The Cuban Crocodile has a
short, broad head with a bony ridge behind the
eyes. Scales from the dorsal shield extend onto
the back of the neck, and the scales on the legs
are larger than on other crocodilians. Males
rarely exceed 10.5 feet in length, but specimens
up to 15 feet have been recorded; females are
Coloration is darker on the top portion of the
body, and consists of a characteristic pattern of
black and yellow speckles. The belly of the Cuban
Crocodile is pale with no distinctive markings.
The tail is marked with black blotches and/or
bands. White eyelid edges give the Cuban
Crocodile a bespectacled look. Juveniles are more
yellowish and spotted than adults.
Feet with reduced webbing aid the Cuban
Crocodile on land, enabling them to move with
increased agility and power compared to other
crocodilians. A strong tail aids the Cuban
Crocodile in both jumping and swimming.
Cuban Crocodiles have a total of 66-68 large
teeth, especially adapted for crushing turtle
The Cuban Crocodile is found only in Cuba in
the Zapata Swamp in the northwest, and in the
Lanier Swamp on Isla de Juventud. It prefers
fresh water marshes or swamps similar to those of
the Everglades, only rarely entering saltwater.
Juveniles of the species tend to feed on
arthropods and small fish, while adults eat fish,
turtles, and small mammals. They ambush prey by
floating or swimming in the water and leaping out
of the water.
Little is known regarding the nesting behavior
of the Cuban Crocodile in the wild, but it is
generally believed that its habits are similar to
those of other crocodilians. Depending upon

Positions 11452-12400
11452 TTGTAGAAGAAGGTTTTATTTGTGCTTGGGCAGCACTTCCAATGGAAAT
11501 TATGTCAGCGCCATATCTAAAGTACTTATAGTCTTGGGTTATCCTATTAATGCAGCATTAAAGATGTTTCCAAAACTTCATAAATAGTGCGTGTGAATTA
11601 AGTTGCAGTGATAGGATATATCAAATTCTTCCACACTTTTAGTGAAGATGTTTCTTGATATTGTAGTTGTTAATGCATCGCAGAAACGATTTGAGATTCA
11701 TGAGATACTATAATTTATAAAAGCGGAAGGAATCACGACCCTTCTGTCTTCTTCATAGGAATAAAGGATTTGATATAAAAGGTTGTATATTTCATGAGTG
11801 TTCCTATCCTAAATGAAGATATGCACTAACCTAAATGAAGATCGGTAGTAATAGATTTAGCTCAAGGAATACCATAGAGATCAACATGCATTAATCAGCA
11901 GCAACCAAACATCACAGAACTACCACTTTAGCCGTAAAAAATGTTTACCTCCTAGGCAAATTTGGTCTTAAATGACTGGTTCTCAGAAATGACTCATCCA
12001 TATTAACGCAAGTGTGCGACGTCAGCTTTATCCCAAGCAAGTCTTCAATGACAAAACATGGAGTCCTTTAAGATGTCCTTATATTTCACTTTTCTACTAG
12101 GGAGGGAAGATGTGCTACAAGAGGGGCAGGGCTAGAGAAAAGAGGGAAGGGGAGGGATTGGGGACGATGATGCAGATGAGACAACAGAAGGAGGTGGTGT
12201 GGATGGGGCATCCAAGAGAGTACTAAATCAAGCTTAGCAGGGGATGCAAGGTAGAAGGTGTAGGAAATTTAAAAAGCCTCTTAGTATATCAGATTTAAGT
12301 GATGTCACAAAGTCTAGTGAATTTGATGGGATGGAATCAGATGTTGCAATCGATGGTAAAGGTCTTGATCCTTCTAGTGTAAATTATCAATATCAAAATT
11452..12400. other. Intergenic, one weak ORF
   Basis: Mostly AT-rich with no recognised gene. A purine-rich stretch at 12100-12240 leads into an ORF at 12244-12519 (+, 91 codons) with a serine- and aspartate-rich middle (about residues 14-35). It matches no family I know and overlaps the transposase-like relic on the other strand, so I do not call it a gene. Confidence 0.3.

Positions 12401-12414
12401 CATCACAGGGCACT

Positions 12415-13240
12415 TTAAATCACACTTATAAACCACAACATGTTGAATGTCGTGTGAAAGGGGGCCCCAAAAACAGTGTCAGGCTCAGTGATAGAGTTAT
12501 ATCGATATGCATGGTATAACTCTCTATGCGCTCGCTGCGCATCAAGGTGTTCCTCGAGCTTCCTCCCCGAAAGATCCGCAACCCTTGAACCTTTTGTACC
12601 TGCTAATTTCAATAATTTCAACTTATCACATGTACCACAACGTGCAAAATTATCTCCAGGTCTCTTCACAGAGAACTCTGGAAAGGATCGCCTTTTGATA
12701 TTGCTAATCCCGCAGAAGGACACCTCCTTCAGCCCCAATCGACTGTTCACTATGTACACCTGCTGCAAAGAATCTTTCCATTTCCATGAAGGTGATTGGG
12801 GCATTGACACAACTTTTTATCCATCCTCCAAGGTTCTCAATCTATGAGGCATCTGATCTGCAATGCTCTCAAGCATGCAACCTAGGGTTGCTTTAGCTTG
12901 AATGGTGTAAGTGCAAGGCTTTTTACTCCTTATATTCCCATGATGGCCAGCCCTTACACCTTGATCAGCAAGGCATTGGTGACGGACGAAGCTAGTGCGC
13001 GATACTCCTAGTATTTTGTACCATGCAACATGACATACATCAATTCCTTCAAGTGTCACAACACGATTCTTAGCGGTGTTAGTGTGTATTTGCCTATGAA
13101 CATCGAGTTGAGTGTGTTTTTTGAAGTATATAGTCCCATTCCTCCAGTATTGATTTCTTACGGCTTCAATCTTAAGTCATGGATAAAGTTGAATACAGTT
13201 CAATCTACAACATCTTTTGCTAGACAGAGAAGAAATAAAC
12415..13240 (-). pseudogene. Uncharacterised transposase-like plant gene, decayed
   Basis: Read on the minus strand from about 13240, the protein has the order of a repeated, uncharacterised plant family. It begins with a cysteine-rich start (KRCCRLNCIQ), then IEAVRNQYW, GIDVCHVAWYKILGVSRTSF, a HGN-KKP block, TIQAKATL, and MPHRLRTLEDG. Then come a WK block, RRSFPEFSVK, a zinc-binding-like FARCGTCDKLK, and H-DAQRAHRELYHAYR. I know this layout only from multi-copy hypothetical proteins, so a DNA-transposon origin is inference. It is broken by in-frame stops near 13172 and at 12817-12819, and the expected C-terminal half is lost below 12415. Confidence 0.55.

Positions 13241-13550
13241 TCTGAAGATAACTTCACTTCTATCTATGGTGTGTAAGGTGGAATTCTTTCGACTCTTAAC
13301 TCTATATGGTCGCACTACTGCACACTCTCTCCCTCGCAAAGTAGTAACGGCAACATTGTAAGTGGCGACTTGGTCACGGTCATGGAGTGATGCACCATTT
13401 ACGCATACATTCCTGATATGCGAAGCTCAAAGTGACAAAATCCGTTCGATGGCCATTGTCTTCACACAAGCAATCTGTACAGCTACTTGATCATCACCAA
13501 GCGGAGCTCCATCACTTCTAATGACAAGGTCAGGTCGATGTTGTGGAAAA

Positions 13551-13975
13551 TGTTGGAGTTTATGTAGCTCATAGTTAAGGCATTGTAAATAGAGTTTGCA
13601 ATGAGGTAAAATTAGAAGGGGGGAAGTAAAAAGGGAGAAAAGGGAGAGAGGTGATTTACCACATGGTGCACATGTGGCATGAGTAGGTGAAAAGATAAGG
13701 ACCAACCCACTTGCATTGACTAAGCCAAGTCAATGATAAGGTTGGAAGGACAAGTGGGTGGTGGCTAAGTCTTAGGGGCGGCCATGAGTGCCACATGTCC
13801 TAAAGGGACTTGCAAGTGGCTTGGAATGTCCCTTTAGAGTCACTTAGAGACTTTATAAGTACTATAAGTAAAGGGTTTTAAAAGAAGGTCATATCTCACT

conditions, Cuban Crocodiles either dig hole
nests or construct hole nests. Breeding season
generally begins in May and lasts for three to
four months. 30-40 eggs are typically produced,
although as many as 60 are possible. The eggs are
approximately 2-3 inches in length and weigh an
average of 0.25 pounds. The eggs typically hatch
58-70 days after they are laid. Sex of the
hatchlings is determined by the temperature of
the nest. Males occur only when internal nest
temperatures are between 30-32 degrees Celcius,
while females are produced in nests that are
above or below these temperatures.
Maximum lifespan in the wild is unknown.
Cuban Crocodiles are strong swimmers and are
also adept at walking and jumping, making them
equally at home in water or on land.
They generally cooperate when hunting or
feeding, but still relate to each other according
to a hierarchy of dominance based on gender, size
One of the most endangered
crocodilians in the world, the Cuban Crocodile is
threatened by hunting and habitat encroachment.
An exact population is unknown, but it is
believed that there are 3,000-6,000 in the wild.
genus & species Crocodylus rhombifer
Animal Diversity Web http://animaldiversity.org/accounts/Crocodylus_rhombifer/
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